Alexandra Whitley has explained the modules which W Series aspirants undertook during the first sage of the selection process in Austria, from which the New Zealand-based driver has progressed.
Whitley and European-based Caitlin Wood were the two Australians to make it through to the second and final stage of the trials for the inaugural season of the all-female open-wheeler series.
Their compatriots Chelsea Angelo and Charlotte Poynting both stated online that they were confused about missing out, with the latter particularly expansive about what she felt was a ‘vague’ process.
In a lengthy post on her own Facebook page, Whitley confirms that the driving tasks were conducted solely in snow or on ice at the Wachauring.
She does not clarify exactly how the judges arrived at their shortlist of 28 drivers from the 54 who attended, but does provide some clarity around the nature of the 10 ‘modules’ which drivers were put through in separate groups, named after Formula 1 circuits.
Her opening day began with two driving and two off-track tasks.
“I was in Team Melbourne and our first module was teamwork,” wrote Whitley.
“The panel certainly teamed us up very well as all the teams got on like a house on fire and pushed each other well. We learnt to work with each other, negotiate with sponsors, get the job done, be punctual and the list goes on.
“Our first driving assessment was smooth driving. We were put into Ford Fiesta STs and sent out onto the icy track in a high gear to set the fastest lap possible without changing gear.
“Next up was car control in the Porsche Cayman S road cars. We drove over a kick plate which flicked us into a spin across the super slippery painted bitumen whilst needing to avoid obstacles, then drifted around an even slipperier skid pan before coming to a stop with the added pressure of knowing we were being timed.
“A lot of the girls struggled spinning left right and centre, I learnt quickly from their mistakes and mine, adapted and nailed my run.
“Our last assessment for the afternoon was fitness; we were measured, weighed and tested on different physical fitness abilities such as flexibility, strength and our V02 max (oxygen used by the muscles). This was tough and I’m still sore!”
The second day began with two driving tasks, media interviews, another driving exercise, and psychological assessment.
“Our team were straight back into the cars right away starting with the Fords again, but assessing coordination this time,” explained Whitley.
“The melted snow had turned to ice overnight and the conditions were extremely difficult. We had to find grip by picking the right line, be fast by choosing the right gear and navigate our way around the track without coming off or hitting cones.
“Next it was back into the Porsche as we were tested on driver ability. We started from a standstill, navigated our way around a course onto the slippery circle where we had to drift back the other way, back around some tight U-turns and onto the icy skid pan whilst avoiding obstacles then stop to finish the clock.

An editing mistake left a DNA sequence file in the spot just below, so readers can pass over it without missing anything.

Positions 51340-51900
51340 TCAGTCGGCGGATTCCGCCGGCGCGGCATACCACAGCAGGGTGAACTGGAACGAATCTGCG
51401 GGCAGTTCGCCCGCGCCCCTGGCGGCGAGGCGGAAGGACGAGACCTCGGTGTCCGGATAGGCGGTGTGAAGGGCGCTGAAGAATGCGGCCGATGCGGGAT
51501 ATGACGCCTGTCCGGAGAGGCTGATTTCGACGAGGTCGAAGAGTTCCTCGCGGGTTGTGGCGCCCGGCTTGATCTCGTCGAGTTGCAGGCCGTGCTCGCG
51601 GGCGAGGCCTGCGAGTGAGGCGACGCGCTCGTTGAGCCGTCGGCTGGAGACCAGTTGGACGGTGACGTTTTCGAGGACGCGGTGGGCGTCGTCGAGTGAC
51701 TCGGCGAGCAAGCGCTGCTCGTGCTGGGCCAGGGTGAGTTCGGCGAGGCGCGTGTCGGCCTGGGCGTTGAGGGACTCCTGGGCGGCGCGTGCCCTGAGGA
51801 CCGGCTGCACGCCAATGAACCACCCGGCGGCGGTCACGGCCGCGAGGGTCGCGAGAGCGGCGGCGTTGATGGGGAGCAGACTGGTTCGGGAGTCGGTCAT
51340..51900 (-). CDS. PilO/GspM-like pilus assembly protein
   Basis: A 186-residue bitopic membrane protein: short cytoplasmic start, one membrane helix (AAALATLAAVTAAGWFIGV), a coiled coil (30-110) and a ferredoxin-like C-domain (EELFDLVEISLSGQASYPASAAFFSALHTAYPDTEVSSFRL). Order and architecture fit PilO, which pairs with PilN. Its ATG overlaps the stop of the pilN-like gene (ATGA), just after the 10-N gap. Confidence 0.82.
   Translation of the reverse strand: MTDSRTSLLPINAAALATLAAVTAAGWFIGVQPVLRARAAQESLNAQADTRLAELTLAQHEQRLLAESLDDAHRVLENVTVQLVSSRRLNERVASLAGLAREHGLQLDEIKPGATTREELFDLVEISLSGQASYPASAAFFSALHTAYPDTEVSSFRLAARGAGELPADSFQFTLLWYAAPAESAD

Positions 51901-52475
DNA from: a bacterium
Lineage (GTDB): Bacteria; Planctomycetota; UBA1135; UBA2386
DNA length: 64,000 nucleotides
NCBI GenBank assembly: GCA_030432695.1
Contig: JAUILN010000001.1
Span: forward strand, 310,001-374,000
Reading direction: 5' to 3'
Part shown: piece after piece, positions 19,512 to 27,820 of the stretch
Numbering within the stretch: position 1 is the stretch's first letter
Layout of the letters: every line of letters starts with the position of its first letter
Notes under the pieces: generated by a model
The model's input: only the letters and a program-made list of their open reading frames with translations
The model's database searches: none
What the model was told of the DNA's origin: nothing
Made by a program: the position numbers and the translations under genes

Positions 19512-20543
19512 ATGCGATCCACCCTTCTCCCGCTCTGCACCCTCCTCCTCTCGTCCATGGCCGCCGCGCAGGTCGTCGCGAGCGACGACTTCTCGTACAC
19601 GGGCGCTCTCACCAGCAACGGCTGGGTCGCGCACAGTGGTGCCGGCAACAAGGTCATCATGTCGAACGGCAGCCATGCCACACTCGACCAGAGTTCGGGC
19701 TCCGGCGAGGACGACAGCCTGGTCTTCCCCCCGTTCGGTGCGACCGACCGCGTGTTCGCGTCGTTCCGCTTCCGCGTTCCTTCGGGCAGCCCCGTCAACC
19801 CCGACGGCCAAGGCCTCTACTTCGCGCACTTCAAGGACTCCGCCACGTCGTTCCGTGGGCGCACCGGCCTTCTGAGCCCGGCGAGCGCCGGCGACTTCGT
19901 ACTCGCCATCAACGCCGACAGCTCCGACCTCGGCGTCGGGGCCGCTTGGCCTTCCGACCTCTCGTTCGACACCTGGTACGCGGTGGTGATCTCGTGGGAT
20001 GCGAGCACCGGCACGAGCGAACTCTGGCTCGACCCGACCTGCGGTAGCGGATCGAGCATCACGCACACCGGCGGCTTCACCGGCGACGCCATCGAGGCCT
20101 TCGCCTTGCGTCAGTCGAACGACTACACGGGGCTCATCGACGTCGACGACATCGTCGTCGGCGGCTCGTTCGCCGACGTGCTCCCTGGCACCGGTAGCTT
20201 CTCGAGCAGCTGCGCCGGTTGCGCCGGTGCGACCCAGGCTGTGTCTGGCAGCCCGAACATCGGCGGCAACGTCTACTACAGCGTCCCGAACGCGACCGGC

“That afternoon we had media interviews. I took my CV with me and whipped it out in my interview, by the end the judges were smiling so that was a great sign.
“Soon after we had another driving exercise which was a front wheel drive manual car with go-jacks under both rear wheels on the side of a slope! This taught us how to drive smooth and fast, understanding how to get the most from a front wheel drive car and the centrifugal forces that act on it.
“Finally to end Day 2 we went through psychological profiling process to help the experts understand as athletes how our minds work and think.
“Again it was a great opportunity to learn more about ourselves and our own personality traits.”
As has been widely reported, the final module was a Race of Champions-style contest which took place on the Monday morning.
“We woke up on the final day to four inches of snow, it was beautiful!” noted Whitley.
“The Race Of Champions style format is a knockout process where we would eventually have one winner.
“We each had to complete an inside and outside lap crossing over on the straight and the winner from each heat would progress to the next round.”
According to Alexander Wurz, who was one of the instructors, the process was the same as that which he ran at the circuit for the FIA Institute’s Young Driver Excellence Academy from 2011 to 2015.
Whitley had high praise for the former Formula 1 driver and the program in general.
“We were welcomed with open arms and told to ask many questions,” she wrote.
“The assessment was run by ex F1 (driver) and two-time Le Mans 24 Hour winner Alex Wurz and his extremely professional team from test and training.
“Everything was kept extremely fair and even to highlight the pure talent of the drivers.
“This week has been the experience of a lifetime, truly exceptional in so many ways.
“Words don’t describe how we are feeling and personally I can’t thank the W Series team enough for the opportunity they have given us.
“We have learnt so much about ourselves on and off the track and will all put our best foot forward in Spain.”
Whitley’s regular series, V8 Utes New Zealand, resumes on February 8-10 at Manfeild.
The 28 remaining W Series aspirants will be given a taste of the Tatuus F318 Formula 3 cars which will be raced in the series in late March at the Circuito de Almeria.
At that time, the 18 ultimately successful drivers plus two reserves will be selected for the inaugural season which begins in May on the DTM support bill.
Whitley’s full post